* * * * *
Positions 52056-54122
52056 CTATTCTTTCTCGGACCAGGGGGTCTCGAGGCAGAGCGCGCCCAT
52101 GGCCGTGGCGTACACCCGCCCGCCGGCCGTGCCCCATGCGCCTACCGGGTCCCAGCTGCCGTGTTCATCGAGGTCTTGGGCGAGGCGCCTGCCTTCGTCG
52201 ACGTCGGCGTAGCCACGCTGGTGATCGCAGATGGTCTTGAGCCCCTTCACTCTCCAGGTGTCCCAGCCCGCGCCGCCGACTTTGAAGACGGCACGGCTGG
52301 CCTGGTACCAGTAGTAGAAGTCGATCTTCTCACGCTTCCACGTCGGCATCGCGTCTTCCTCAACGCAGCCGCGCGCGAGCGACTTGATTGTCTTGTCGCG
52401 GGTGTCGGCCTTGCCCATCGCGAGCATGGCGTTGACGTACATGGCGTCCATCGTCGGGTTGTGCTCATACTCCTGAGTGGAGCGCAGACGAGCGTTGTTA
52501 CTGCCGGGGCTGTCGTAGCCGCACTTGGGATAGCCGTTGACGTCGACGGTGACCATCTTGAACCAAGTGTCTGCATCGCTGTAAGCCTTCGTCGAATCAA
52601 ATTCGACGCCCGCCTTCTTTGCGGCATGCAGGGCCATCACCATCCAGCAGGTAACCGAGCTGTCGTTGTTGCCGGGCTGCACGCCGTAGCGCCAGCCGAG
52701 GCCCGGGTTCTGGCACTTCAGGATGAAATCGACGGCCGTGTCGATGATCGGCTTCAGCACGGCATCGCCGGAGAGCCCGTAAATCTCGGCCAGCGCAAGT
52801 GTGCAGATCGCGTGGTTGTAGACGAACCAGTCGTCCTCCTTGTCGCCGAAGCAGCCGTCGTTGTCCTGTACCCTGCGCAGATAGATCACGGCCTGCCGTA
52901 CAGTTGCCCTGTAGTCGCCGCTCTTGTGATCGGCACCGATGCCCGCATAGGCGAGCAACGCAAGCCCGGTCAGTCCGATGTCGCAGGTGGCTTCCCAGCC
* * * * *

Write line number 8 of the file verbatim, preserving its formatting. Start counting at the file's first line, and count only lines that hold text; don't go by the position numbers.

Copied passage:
52601 ATTCGACGCCCGCCTTCTTTGCGGCATGCAGGGCCATCACCATCCAGCAGGTAACCGAGCTGTCGTTGTTGCCGGGCTGCACGCCGTAGCGCCAGCCGAG